I’m ashamed to say I haven’t had a food blog yet, especially since the food might be my favorite part about Vietnam. There are so many intense, wonderful flavors in everything and I often stuff myself beyond capacity. I’ve loved almost everything, and especially the “humble places” as our academic director likes to call them. The street food of Ho Chi Minh is usually amazing, and wicked cheap. My favorite edible roadside attraction costs 10,000 dong, about 60 cents. I’m trying to figure out the name, but in the mean time, I just point to them. They’re small plastic bags which are first filled with strips of rice paper, then chili paste, strips of cucumber, lime juice, beef jerky, mango, a couple of quail eggs, and then peanuts. I like to wash it all down with a beverage of passion fruit, sugar, and water. My Vietnamese teacher said it was really healthy—I’m not going to question her…
some of the best food I’ve had has been in the Mekong Delta. The two best meals that I believe we’ve had so far was the Women’s Day Banquet at the Ho An Biodiversity Center and then at the house of Mr. Hai. The women brought an unbelievable amount of food out—just when we thought that was all we could eat, the next course would come out. This happened about four times… Spring rolls, plates of vegetables, tofu, rice is the first course. Then, my personal favorite, the Vietnamese curry–peanutty, spicy, and, of your lucky, sometimes has a hidden chicken foot in there. yum! The women’s day banquet was special because, supposedly, only the men cooked. And there were some wild dishes on the table. Like eel and dog, for example. The eel and dog were cooked to compliment each other, like ying-and-yang. I found that usually only the men eat dog in this country, because it is supposed to fill you with strength and fire. However, eel calms and cools you. When I tried to dog, it definitely filled me with SOMETHING, but I wouldn’t say fire or strength… closer to nausea.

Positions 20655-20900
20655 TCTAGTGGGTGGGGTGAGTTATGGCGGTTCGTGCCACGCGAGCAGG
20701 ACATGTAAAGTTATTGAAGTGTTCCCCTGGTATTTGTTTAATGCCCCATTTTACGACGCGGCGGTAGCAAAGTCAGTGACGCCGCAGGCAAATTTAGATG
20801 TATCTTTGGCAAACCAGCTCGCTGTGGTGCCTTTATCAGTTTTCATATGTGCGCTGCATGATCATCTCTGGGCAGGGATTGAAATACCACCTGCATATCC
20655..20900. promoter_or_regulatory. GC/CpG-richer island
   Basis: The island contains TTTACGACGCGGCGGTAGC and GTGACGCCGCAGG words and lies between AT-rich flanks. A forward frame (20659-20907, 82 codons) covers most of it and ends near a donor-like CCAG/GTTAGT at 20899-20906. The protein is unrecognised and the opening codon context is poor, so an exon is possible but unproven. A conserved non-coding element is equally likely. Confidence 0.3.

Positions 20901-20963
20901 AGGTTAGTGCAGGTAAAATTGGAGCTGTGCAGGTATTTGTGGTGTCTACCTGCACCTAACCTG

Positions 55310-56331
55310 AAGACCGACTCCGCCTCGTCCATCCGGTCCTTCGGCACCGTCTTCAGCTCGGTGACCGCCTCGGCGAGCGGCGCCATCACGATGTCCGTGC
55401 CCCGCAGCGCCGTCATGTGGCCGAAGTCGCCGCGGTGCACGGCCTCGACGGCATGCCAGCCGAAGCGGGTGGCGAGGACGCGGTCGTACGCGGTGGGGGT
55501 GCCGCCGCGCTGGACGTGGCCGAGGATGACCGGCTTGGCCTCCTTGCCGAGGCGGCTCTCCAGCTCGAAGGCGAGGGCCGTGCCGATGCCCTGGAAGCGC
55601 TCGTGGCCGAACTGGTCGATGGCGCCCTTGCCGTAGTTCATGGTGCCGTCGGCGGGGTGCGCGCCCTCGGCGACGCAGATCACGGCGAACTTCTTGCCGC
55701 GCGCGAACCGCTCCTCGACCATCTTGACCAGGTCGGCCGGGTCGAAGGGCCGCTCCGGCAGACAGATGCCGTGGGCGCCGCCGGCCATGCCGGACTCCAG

And sin to… I will miss these cheap smoothies found almost on every corner. I think the avocado or carrot smoothies are my second favorite, after milky fruit smoothie. “Que Sua” is called milky fruit because a) its milky texture and b) it looks like a breast. SO GOOD. My host mother has been buying them for me in the evenings, for medicinal purposes. She claims they cool me down. I am not one to argue with that logic!
Attached is a link to a Vietnamese Cooking show with Luke Nguyen who travels through south Vietnam and is having a similar culinary extravanganza like me—but its filmed and in high quality. I’ve only watched the first episode, but there are about five and I’m sure their all worth watching.